“People still aren’t trusting the economy. I don’t get a feel of confidence from the customers who come in,” Beerbower said. “Three out of my last four months were increases from last year. January through June was down. We are not up to last year. After the last four months, I am positive. I am hopeful that continues for November and December.”

Beerbower said with the condensed shopping season, a major winter storm could have a negative impact on business.

Kranich’s Jewelers is expecting a slight increase in sales this holiday season.

“There is still a lot of uncertainty about the economy. I believe we will be up, not so much as a function of the economy, but because we are doing a better job of getting the retail jewelry dollars,” President Charles Kranich said.

Weidel sees a couple of positive signs.

“Gas prices are on a decline, so more people from throughout the region may be making the trip to the mall. Holiday hiring is up this year, and there is a correlation between that and spending. That could be a trend that benefits us,” the Logan Valley Mall spokeswoman said.

According to the NRF, the biggest portion of shoppers’ budget will go toward gifts for family members, with the average person planning to spend $415.50 on mom, dad and other loved ones, down slightly from the $423.36 they spent last year.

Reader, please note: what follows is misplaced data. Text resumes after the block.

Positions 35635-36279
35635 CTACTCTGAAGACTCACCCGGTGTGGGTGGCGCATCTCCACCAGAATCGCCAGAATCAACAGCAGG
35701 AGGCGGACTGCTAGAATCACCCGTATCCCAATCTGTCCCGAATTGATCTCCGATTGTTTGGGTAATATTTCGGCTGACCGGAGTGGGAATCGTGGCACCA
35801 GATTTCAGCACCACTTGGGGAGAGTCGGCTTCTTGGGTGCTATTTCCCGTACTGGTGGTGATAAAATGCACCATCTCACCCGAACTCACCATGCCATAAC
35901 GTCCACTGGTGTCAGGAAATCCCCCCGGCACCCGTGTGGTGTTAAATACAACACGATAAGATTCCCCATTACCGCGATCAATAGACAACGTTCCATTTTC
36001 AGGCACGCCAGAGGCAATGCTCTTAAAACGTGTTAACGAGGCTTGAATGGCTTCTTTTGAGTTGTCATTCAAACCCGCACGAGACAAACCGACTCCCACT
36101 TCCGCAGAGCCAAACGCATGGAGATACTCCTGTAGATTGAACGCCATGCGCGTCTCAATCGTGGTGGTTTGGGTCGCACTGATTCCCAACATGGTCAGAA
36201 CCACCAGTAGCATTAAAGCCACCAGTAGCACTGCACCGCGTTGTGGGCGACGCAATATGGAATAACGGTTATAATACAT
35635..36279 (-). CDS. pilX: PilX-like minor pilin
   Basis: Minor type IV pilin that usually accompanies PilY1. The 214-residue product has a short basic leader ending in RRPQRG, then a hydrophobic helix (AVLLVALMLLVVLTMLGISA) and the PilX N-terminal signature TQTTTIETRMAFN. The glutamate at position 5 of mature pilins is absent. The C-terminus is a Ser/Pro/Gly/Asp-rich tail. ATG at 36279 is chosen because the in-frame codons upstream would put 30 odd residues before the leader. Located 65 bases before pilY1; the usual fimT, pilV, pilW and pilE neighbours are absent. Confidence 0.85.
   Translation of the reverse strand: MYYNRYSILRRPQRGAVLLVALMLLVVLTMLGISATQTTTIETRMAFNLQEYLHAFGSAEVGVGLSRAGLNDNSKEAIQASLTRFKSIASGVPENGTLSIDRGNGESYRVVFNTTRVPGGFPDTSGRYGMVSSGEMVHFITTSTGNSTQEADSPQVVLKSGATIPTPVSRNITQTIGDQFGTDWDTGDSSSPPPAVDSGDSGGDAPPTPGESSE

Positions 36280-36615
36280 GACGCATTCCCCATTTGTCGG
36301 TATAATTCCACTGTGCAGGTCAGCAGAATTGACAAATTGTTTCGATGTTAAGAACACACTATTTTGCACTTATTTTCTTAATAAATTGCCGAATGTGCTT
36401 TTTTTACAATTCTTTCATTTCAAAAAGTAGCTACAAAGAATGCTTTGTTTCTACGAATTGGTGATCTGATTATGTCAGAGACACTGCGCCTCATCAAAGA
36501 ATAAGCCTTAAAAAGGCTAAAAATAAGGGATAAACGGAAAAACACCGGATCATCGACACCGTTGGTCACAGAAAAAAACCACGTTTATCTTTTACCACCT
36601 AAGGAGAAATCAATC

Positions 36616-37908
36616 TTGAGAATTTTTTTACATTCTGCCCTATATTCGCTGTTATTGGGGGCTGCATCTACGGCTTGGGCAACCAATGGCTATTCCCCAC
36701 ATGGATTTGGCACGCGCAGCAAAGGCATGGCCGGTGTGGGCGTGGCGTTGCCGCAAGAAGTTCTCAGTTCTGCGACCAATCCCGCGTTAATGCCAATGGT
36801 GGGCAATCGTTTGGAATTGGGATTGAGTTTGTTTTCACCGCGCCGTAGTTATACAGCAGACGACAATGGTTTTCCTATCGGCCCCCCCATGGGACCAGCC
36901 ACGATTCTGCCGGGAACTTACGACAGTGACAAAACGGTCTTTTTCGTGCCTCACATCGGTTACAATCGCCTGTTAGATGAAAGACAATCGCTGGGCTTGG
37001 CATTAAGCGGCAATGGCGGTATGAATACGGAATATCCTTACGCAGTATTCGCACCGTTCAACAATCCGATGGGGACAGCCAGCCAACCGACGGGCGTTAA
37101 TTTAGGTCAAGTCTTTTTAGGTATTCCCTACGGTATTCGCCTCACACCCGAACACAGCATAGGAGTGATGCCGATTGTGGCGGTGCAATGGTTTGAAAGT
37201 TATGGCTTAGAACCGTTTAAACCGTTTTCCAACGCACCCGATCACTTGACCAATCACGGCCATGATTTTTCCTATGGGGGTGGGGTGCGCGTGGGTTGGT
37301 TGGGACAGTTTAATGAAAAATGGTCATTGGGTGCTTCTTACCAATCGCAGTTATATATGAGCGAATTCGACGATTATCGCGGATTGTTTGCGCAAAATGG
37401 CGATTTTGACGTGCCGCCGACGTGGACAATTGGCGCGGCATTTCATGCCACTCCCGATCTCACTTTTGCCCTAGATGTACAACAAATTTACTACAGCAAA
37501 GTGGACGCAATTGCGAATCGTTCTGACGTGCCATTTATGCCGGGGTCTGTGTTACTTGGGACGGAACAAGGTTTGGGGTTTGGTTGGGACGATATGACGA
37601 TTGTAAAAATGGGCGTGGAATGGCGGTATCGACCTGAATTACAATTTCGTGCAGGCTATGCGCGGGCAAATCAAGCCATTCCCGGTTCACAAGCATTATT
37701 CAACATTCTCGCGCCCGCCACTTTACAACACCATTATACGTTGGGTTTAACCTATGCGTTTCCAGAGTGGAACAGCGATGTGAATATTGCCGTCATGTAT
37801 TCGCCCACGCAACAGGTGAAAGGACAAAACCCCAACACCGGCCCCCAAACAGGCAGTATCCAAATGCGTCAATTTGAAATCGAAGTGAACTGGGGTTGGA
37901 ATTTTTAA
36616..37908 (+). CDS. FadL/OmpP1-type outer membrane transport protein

Additionally, people will spend $72.14 on friends, $23.59 on co-workers and $25.63 on others, such as pets and community members.

Also, according to the NRF, the average person will complete about 39.5 percent of their shopping on retail and other company websites, up from 38.8 percent last year and the highest amount in the survey’s history. Shop.org, NRF’s digital division, is forecasting online holiday sales will grow between 13 and 15 percent to as much as $82 billion.

Online sales have become important for local retailers.

“People look at items on line and then come into the store. That helps increase traffic. The Internet is our number one store between Thanksgiving and Christmas,” Elko said.

“We have a significant presence. It has become a significant part of our business, a growing part of our business,” Kranich said.

The vast majority of retailers employ both brick and mortar sales and online sales strategies, Tron said.

“Cyber Monday is a big shopping day, but still behind Black Friday. We expect a tremendous amount of sales on Black Friday, but Cyber Monday is creeping up, and we are aware of that. It is growing faster than the traditional brick and mortar,” Tron said.

Gift cards remain a highly requested gift.

According to the NRF, six in 10 Americans – 59.4 percent – said they’d most like to receive gift cards.

“Gift cards are making a comeback. They are a hot item,” Weidel said. The cards sold by the mall itself can be used at any place that accepts American Express and do not expire.

“After the holiday,s there are sales and you may be able to get twice as much. That is like a double gift,” she said.

Mirror Staff Writer Walt Frank is at 946-7467.